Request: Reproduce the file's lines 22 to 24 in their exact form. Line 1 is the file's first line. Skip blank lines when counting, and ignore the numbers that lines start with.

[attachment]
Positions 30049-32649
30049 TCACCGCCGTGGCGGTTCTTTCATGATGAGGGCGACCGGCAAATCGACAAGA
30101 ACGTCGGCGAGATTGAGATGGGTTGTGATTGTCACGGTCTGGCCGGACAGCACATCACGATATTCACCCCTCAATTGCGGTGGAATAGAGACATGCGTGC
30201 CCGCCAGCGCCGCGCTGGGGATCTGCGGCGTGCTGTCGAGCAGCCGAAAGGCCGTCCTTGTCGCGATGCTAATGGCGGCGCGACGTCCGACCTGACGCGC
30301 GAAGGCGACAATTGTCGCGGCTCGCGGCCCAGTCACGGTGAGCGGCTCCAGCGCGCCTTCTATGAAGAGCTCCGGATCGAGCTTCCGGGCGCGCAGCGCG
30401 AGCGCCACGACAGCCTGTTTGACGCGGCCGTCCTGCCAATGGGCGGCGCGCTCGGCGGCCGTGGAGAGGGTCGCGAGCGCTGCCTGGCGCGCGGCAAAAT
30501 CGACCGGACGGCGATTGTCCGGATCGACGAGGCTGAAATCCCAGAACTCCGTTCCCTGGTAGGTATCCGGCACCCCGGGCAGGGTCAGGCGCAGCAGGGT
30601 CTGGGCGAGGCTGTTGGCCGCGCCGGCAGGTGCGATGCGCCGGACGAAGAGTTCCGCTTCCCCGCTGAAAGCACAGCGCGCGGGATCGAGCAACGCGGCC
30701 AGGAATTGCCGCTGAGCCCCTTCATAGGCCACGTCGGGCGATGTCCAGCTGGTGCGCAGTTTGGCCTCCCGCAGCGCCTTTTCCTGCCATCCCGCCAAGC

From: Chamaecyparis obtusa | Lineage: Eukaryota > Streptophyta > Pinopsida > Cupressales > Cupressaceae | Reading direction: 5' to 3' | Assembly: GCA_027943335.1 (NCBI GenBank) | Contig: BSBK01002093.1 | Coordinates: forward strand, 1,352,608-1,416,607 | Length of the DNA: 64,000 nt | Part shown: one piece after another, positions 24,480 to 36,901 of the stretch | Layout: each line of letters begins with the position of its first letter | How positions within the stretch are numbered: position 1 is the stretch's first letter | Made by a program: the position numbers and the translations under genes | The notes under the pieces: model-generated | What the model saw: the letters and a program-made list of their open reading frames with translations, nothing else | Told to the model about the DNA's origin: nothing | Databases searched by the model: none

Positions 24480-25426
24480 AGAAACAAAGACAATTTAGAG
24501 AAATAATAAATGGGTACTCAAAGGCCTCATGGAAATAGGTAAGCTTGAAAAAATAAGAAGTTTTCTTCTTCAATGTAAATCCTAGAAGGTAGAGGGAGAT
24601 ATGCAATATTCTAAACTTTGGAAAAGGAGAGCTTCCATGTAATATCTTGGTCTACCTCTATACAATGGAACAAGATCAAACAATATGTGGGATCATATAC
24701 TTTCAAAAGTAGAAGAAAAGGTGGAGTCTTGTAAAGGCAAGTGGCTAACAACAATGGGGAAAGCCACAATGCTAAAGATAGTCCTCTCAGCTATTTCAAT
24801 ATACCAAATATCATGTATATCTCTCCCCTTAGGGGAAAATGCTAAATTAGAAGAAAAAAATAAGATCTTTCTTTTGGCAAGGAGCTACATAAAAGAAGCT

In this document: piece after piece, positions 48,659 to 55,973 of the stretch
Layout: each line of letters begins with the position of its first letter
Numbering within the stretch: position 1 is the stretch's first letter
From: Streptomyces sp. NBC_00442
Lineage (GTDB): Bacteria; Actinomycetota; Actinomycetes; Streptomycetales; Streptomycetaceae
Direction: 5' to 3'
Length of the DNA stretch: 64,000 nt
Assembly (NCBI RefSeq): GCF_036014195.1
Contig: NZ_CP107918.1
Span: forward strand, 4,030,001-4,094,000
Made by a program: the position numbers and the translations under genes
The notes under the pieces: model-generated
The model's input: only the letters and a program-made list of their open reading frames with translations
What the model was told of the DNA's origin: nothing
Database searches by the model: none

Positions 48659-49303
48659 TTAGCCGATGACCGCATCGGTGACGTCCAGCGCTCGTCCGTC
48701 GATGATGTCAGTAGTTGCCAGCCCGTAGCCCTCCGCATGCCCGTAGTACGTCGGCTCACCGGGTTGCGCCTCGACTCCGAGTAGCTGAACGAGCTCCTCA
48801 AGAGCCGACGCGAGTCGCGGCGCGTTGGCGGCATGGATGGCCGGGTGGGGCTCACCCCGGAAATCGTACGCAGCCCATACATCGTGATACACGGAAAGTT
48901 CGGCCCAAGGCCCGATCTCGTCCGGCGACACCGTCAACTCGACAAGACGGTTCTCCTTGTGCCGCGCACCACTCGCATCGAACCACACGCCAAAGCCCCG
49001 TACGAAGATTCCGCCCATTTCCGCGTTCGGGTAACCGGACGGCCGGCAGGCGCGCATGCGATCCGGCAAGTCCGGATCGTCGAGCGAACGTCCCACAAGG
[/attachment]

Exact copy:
Direction: 5' to 3'
Length of the DNA stretch: 64,000 nt
Assembly (NCBI RefSeq): GCF_036014195.1